They actually got a robot for one of the machines for the putting in and taking out parts, but it occasionally screws up and freezes. I don't think a robot would be good for this particular job. A good human can beat the pants off of any robot for this particular type of assembly. There are just too many variables in things that can be "off" that a human can recognize that would totally throw a robot off. That said, if they did automate it, it would be fine by me, as I can do all the other jobs in the area.You know what’s really good at assembling heavy parts at speed?
This is what happens when a software guy (Musk) does hardware. The mantra of software testing these days is automate, automate, automate. It's faster and more efficient, and your code is always in a known state if your test suite is written correctly. Otherwise, green boxes turn red, and the system won't let you deploy it.I've read this is a problem with Tesla cars, that they have tried to use robots for certain parts of the manufacturing that other companies still use humans for because robots just aren't good at it yet, and thus it has created quality control problems for Tesla.
The reason is because buying a robot thats good enough at your job still costs more than paying for you. Once that robot is cheaper than paying for you it'll make sense to buy one.I think the reason the shop hasn't automated this particular job is, to make a rough analogy, similar to how Western main battle tanks use a human loader when they could use an automated loading system. Or to make a really rough analogy, why human pilots are still used instead of trying to make all the military airplanes and helicopters robotic or radio-controlled. There are certain tasks that involve little, subtle things that robots are just not yet sophisticated enough to pick up yet. I've read this is a problem with Tesla cars, that they have tried to use robots for certain parts of the manufacturing that other companies still use humans for because robots just aren't good at it yet, and thus it has created quality control problems for Tesla.
My main point though is in relation to the part of the discussion about how doing a good job can sometimes be to your detriment.
No, I got it, reference the opening line of the second paragraph from the attached historic plaque and note the fate of JH v. Robot.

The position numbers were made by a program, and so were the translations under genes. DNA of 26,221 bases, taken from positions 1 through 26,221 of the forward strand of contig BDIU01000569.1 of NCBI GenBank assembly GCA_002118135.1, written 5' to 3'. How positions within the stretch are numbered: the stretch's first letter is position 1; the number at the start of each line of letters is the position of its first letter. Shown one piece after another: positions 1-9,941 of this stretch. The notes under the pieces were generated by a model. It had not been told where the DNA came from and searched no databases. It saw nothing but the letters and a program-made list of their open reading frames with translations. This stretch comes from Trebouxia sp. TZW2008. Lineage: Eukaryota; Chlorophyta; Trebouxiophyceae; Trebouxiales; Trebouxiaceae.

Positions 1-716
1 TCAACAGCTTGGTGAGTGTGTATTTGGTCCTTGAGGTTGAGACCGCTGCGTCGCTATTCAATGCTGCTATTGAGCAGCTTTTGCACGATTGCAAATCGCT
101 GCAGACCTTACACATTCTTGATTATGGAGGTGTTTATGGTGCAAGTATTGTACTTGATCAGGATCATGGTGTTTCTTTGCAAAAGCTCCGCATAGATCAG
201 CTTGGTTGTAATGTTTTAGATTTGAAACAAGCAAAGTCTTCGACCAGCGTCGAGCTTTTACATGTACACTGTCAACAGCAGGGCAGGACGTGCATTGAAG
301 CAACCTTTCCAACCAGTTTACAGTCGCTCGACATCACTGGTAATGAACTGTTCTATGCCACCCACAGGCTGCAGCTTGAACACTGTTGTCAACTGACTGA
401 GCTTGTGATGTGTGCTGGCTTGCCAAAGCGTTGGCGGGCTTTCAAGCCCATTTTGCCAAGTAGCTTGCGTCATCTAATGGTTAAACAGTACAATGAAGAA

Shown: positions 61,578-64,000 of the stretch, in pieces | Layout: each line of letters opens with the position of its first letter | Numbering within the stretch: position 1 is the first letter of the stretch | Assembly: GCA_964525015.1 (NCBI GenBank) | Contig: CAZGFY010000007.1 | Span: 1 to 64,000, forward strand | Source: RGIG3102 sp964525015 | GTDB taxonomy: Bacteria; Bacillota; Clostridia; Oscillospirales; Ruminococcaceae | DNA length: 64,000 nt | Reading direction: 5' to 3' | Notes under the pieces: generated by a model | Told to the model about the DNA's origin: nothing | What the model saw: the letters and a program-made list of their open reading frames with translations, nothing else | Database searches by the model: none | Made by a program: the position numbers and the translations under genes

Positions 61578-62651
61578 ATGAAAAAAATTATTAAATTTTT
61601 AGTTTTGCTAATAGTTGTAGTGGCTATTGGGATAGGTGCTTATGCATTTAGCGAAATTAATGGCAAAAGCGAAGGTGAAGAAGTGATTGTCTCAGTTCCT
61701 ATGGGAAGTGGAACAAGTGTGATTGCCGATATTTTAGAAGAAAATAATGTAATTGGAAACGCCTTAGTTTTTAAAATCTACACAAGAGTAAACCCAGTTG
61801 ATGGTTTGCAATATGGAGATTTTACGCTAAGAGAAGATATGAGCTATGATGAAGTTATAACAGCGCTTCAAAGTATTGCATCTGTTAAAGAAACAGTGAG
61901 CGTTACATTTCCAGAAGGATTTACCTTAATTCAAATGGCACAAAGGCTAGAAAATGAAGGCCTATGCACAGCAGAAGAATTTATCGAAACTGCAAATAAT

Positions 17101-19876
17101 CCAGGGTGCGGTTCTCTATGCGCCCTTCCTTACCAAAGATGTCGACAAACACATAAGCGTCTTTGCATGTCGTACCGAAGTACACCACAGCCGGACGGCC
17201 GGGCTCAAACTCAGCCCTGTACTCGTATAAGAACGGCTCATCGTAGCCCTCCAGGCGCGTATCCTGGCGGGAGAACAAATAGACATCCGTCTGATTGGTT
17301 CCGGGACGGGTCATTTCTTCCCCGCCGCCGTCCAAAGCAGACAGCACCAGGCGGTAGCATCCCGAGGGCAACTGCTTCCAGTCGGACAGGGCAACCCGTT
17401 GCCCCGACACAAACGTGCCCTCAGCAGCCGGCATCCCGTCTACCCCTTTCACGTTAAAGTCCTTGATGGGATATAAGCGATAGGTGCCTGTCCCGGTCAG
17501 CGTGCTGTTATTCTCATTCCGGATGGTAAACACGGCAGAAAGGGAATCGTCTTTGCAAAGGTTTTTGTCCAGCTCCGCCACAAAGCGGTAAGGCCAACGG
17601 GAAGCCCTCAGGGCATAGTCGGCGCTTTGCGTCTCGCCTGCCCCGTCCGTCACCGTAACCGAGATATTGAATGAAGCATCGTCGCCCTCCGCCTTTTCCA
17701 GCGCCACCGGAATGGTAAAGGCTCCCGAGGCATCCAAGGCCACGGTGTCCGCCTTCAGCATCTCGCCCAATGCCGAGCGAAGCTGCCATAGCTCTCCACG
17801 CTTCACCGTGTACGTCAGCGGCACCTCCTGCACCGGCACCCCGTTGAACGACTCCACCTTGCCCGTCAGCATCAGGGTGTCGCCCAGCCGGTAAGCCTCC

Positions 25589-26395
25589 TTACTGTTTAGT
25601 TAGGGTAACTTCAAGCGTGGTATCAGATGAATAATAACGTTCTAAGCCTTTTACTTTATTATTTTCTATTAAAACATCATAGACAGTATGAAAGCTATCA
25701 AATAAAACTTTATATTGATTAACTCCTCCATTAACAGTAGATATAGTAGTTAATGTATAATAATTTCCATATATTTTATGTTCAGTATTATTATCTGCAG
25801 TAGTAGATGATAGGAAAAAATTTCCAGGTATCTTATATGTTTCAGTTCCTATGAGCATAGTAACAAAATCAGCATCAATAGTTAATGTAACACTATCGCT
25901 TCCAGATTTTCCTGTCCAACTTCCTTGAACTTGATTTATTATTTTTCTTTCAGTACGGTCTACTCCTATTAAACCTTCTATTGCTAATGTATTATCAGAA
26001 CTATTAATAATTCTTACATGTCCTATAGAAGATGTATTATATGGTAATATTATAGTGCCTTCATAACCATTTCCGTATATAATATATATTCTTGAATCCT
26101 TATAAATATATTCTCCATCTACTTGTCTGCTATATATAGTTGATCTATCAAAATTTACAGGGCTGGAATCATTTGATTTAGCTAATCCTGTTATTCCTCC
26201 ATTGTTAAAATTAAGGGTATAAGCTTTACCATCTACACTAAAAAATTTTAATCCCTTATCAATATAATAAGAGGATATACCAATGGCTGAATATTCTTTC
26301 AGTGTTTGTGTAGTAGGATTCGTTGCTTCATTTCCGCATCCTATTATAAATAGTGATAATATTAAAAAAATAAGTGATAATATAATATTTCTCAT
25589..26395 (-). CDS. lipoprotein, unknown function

Someone that finally gets it . . . the entire point of being a PM is to make sure your team isn't wasting their time. And the entire point of Scrum/Kanban/whatever Agile flavor-of-the-month is to be able to say "look, I can prove to you with empirical data how much work we can do in two weeks without killing ourselves. So we'll iterate until we have something the customer likes."Seems like a smart dude with the right approach.
Those 'articles' are click bait that make money by making people feel good about themselves when think they are better at their jobs than they actually are.Worth linking these articles from earlier in the thread (some points overlap) because it's an issue some of my friends and colleagues throughout the company and other companies bring up with me often and I feel it's worth pointing out.
It sometimes surprises people to hear being a high performer isn't always a good thing, but it's possible for it to be a bad thing because there's a human factor to everything. Your co-workers could resent you, or feel pressure from higher-ups, or a whole host of other things.
I've personally experienced many of the points being made. The contradiction lies in the fact there's always work to be done and deadlines and milestones to be met. When things get rough and you're the person having the tenacity to step up to the plate or the go-to because you can be relied upon to bring home the bacon, it can be a damned if you perform well, damned if you don't sort of situation. And it all depends on the people you work with. I've worked with people who epitomize the points made in the above articles, and others who are incredibly supportive, appreciative, and collaborative. The course of action to take when encountered with the former group to mitigate negativity depends on the specific scenario, but that's another discussion. Basically, if for example management tells you they wish the rest of the team was operating at your level, that statement reflecting a good or bad thing for you is entirely dependent on the substance of the people around you and to what extent you're able to navigate a less-than-positive scenario.